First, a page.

I really like working with actor-directors (James, of course, but also Tim Blake Nelson, Ed Harris, Cynthia Nixon, Robert Redford) because they have a keen understanding of what you’re working out and often have great ideas. I’m not sure whether I’d co-direct again, but I do think the experience of having multiple creatives working out story and vision together is applicable to television. We actually began The Institute as a television pilot (which is why characters were cut out in the editing room), so our approach to it was always very collaborative with each other and with the producers. The ride to making it was pretty chaotic, but I always saw it as an experiment and tried to stay flexible.

The Institute has an incredible cast, including Franco, Lori Singer, Pamela Anderson, Josh Duhamel, Tim Blake Nelson, Topher Grace, Eric Roberts, and Allie Gallerani, to name a few. What was it like collaborating with such a wide range of artists to tell this story?

Pamela Romanowsky: The casting on this film was really James’ arena. He had begun to develop the project before I came on, and had much of the cast in mind, as well as a particular schedule and way of making films that I just had to jump on board with and do my best to ride. I really wanted to ask Tim Blake Nelson to work with us, because I’m a huge fan of his and we’d met at the Sundance Directors’ lab. I’m so glad he agreed to work with us on this weird little horror film. I had also wanted to work with Scott Haze for a long time, because I loved what he did with James’ film Child of God, and think he’s a fantastic actor.

I didn’t know Allie when we started (she just reminded me that she got cast four days before we began shooting), but we became good friends quickly, and I am a huge admirer of her talent, work ethic, and intelligence. She did a really great job. My favorite scene is the one where she gets completely naked and is carried around by a human throne, Khaleesi-style. It was a very cold (like 35 degrees) and long night shooting, and she led that crazy scene with real command and presence. I also particularly love the score cue there, by our brilliant composer, Adam Crystal.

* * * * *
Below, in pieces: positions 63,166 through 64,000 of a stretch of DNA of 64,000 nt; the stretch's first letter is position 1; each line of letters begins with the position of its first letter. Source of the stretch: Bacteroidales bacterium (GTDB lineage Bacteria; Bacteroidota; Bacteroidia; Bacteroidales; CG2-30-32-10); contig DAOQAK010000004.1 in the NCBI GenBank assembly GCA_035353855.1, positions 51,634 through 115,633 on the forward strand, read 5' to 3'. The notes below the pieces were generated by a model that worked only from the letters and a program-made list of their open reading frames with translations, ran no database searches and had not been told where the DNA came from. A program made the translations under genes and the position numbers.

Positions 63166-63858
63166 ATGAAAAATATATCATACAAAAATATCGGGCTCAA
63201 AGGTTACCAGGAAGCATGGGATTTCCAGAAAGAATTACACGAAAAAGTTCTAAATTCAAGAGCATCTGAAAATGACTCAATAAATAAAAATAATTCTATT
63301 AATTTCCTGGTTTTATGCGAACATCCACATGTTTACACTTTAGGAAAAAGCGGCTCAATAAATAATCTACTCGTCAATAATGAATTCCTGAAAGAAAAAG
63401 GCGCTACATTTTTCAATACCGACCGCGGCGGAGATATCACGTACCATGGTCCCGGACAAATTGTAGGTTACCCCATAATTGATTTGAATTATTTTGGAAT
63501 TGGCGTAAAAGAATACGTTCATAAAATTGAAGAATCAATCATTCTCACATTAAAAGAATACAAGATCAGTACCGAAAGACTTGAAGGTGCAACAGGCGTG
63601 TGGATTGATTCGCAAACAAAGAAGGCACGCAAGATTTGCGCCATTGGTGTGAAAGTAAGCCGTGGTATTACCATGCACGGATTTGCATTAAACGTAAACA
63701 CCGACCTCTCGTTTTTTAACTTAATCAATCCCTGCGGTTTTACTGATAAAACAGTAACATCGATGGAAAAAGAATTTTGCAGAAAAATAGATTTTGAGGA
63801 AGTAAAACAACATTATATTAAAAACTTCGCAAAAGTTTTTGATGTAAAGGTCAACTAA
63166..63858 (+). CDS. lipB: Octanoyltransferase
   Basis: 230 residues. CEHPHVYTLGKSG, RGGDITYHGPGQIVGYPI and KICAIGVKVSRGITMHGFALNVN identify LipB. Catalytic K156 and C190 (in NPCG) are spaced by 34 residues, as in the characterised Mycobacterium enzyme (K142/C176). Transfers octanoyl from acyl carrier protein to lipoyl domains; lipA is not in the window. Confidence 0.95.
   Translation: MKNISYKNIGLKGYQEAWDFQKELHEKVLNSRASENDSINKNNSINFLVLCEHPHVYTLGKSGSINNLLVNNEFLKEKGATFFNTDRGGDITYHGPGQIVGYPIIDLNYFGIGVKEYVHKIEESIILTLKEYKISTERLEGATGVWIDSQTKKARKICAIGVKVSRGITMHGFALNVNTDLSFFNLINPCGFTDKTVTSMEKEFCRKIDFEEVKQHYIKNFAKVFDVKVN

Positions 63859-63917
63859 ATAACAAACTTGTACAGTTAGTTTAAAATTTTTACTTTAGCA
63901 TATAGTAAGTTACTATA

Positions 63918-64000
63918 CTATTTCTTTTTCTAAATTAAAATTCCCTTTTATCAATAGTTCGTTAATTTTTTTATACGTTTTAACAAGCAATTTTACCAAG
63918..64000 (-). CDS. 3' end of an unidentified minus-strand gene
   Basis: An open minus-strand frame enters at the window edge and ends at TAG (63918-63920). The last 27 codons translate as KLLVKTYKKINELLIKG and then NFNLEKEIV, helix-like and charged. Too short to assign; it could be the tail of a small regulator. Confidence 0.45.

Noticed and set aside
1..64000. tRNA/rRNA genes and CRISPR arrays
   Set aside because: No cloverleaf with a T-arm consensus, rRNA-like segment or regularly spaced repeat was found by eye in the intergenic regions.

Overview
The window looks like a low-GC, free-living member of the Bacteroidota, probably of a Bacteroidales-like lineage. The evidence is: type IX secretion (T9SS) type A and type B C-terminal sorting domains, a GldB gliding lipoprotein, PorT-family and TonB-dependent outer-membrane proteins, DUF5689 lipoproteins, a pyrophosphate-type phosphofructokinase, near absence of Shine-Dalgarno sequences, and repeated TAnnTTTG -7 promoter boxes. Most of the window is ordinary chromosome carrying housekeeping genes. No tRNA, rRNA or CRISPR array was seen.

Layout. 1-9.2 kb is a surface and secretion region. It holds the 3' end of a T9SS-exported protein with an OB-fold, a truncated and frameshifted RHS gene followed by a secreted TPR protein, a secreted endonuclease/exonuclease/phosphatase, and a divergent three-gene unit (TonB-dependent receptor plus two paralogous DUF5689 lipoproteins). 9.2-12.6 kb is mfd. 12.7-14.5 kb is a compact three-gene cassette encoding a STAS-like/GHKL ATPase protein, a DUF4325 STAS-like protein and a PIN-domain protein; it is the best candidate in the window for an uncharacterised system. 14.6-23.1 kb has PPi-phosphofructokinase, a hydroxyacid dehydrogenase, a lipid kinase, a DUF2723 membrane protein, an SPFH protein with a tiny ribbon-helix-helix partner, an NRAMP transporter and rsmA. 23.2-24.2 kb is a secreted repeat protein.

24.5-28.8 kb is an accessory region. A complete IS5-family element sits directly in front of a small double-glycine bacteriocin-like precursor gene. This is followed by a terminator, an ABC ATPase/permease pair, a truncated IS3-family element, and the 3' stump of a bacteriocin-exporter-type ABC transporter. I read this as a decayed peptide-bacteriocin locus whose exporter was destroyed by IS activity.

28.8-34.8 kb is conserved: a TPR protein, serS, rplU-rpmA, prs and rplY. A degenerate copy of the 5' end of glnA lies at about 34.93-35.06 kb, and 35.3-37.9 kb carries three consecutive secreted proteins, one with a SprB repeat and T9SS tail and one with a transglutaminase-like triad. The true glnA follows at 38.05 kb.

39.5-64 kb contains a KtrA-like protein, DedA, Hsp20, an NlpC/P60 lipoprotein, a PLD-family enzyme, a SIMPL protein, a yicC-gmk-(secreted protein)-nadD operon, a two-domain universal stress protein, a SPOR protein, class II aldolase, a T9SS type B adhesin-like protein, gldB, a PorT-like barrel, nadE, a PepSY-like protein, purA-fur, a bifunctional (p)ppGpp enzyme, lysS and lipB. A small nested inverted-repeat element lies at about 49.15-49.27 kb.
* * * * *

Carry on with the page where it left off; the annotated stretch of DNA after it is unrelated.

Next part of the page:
Do you have any favorite psychological thriller or mental institution movies that inspired you while making The Institute?

Pamela Romanowsky: My favorite horror films are The Shining, Misery, Silence of the Lambs, and Rosemary’s Baby. We were of course very limited in scope and budget, but I tried to keep that formal and very intentional camerawork in mind with the tools we had. Our approach to the lighting and design was to keep historical accuracy in mind, but to really root the choices in psychology and in atmosphere. Since we began the project as a television pilot, we also had some key episodic references: The Knick, of course, and I always thought of the ideal version of this film/pilot as a kind of American Horror Story meets Downton Abbey.

With The Institute out now in theaters and on VOD from Momentum Pictures, what projects do you have on deck that you can tease?

Pamela Romanowsky: The upcoming project I’m most excited about is a short film that I wrote and directed for Refinery29, called Khethiwe and the Leopard. We spent a wonderful and thrilling month in South Africa prepping and shooting it, the highlight of which was getting to work with a real and awesome pair of leopards. I also loved working with my teen cast, who were so hard-working, sincere, and positive, getting to know the communities we were shooting in, and shooting a film in Zulu. It’s one of my favorite projects ever. It’ll be released at the end of April on R29’s site.


In case you missed it, check out our Q&A with The Institute actress Allie Gallerani, and check out the trailer below.

  • Derek Anderson
    About the Author - Derek Anderson

    Raised on a steady diet of R.L. Stine’s Goosebumps books and Are You Afraid of the Dark?, Derek has been fascinated with fear since he first saw ForeverWare being used on an episode of Eerie, Indiana.

    When he’s not writing about horror as the Senior News Reporter for Daily Dead, Derek can be found daydreaming about the Santa Carla Boardwalk from The Lost Boys or reading Stephen King and Brian Keene novels.